Although the etiology of prostate cancer is not clearly understood, age, genetic influences, and environmental conditions may be important risk factors (2). The increasing incidence of prostate cancer may reflect, in part, an increase in the frequency of screening. Recent studies have demonstrated that the use of prostate-specific antigen (PSA) and transrectal ultrasound (TRUS) in conjunction with digital rectal examination (DRE) may be useful for early detection of prostate cancer (5-7). Therefore, the increasing incidence rate of prostate cancer for white men since 1984 may be associated, in part, with the greater availability and use of these new diagnostic methods (8). In addition, because blacks may seek health care later or have less access to medical care, the availability of case information for whites may have been more complete than that for blacks in the SEER program.

Public health surveillance efforts at the state and local levels (e.g., physician-based surveillance systems, ambulatory-care surveys, hospitalization data, and cancer registries) may assist in further explaining the trends. Legislation to improve state cancer registration is pending; improved population-based cancer registries should enable state and local health departments to monitor the impact of early detection efforts on incidence rates and stage at diagnosis.

The primary goal of any cancer-screening test and subsequent program should be to reduce disease-specific mortality. Despite the improved effectiveness of PSA, TRUS, and DRE to detect disease at earlier stages, these methods have not yet been associated with a reduction in prostate cancer mortality (9). Although the likelihood of 5-year survival with prostate cancer has increased, death rates for prostate cancer have not been reduced substantially (10). Thus, the value of both mass screening for prostate cancer and screening targeted to younger black men is unclear. Continued surveillance of cause-specific mortality should assist in determining whether screening efforts are successful in detecting earlier disease and whether early treatment of disease is effective.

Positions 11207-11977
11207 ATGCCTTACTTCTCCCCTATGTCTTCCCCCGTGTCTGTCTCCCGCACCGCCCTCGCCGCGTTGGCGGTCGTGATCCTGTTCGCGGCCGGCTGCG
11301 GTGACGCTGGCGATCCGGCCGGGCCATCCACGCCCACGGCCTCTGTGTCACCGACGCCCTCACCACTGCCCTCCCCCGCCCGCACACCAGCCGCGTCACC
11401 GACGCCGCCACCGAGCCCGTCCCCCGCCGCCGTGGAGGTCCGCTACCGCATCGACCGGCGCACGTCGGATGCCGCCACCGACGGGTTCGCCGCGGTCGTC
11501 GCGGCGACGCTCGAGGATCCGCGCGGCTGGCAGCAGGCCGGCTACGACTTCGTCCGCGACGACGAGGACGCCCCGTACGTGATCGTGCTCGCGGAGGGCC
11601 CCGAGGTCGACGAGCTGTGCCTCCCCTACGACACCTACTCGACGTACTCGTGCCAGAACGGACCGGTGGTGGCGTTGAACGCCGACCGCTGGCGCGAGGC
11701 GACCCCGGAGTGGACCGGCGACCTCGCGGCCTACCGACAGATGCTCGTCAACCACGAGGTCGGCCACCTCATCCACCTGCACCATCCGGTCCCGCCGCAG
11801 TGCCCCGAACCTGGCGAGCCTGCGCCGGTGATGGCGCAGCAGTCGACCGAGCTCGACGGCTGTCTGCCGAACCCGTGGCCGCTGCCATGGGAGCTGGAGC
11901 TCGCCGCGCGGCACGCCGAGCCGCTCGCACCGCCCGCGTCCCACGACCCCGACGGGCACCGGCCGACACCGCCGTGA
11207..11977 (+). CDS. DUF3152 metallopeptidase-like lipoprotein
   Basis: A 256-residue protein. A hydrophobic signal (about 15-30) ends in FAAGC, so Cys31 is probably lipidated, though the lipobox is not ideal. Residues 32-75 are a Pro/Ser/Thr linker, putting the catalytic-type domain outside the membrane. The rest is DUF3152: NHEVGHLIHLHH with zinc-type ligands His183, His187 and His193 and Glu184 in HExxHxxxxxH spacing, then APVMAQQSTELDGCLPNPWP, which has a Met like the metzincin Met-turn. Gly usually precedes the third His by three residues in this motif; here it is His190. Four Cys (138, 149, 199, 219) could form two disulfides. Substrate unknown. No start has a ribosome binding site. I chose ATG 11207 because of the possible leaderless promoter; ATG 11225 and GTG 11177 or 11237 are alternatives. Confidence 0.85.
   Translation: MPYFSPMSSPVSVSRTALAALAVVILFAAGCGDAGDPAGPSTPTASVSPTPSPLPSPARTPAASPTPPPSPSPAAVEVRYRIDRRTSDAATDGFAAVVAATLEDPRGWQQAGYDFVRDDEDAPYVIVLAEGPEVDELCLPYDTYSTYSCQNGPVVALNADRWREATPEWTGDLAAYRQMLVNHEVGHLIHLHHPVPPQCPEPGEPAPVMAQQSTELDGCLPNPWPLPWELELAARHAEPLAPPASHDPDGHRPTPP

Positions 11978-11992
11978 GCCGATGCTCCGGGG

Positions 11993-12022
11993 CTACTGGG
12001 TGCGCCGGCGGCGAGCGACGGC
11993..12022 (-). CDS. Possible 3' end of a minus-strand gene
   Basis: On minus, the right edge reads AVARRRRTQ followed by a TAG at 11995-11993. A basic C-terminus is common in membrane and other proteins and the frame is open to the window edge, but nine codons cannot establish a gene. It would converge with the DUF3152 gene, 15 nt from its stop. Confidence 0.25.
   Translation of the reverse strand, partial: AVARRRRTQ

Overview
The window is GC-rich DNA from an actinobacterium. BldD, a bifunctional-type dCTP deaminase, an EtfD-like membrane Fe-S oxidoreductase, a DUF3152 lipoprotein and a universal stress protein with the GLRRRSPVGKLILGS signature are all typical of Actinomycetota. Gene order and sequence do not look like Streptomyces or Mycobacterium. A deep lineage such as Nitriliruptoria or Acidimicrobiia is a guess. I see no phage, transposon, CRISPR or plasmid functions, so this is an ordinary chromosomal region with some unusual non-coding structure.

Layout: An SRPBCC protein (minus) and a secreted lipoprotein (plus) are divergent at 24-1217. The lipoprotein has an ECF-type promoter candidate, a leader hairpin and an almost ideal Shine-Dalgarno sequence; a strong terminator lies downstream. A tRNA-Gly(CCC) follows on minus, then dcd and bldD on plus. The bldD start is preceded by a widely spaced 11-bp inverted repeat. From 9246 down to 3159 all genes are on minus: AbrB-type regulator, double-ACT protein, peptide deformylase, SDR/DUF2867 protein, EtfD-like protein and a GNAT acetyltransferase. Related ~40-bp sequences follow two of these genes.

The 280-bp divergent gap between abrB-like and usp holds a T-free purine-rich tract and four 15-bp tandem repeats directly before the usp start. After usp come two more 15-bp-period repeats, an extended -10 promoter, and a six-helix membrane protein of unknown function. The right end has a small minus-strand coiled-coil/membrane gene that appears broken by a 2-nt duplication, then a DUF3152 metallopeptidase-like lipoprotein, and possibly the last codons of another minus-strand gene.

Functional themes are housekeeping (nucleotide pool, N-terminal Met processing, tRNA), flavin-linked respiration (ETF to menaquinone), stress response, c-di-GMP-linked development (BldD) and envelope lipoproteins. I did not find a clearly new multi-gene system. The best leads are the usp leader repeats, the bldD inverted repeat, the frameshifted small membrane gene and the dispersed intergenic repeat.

1. American Cancer Society. Cancer facts and figures -- 1992. Atlanta: American Cancer Society, 1992.

  2. Badalament RA, Drago JR. Prostate cancer. Dis Mon 1991;4:203-68.

  3. Murphy GP, Natarajan N, Pontes JE, et al. The National Survey of Prostate Cancer in the United States by the American College of Surgeons. J Urol 1982;127:928-34.

  4. Levine RL, Wilchensky M. Adenocarcinoma of the prostate: a comparison of the disease in blacks versus whites. J Urol 1979;121:761-2.

  5. Brawer MK, Chetner MP, Beatie J, Buchner DM, Vessella RL, Lange PH. Screening for prostatic carcinoma with prostate specific antigen. J Urol 1992;147:841-5.

  6. Muschenheim F, Omarbasha B, Kardjian PM, Mondou EN. Screening for carcinoma of the prostate with prostate specific antigen. Ann Clin Lab Sci 1991;21:371-80.

  7. Lee F, Littrup PJ, Loft-Christensen L, et al. Predicted prostate specific antigen results using transrectal ultrasound gland volume: differentiation of benign prostatic hyperplasia and prostate cancer. J Natl Cancer Inst (in press).

  8. Thompson IM. Carcinoma of the prostate: changing incidence associated with annual urologic screening. South Med J 1989;82:335-7.

  9. Gerber GS, Chodak GW. Routine screening for cancer of the prostate. J Natl Cancer Inst 1991;83:329-35.

  10. Chodak GW. Prostate cancer: to screen or not to screen. Acta Oncol 1991;30:285-7.

    • International Classification of Diseases for Oncology, code 185.9. ** International Classification of Diseases, Ninth Revision, code 185.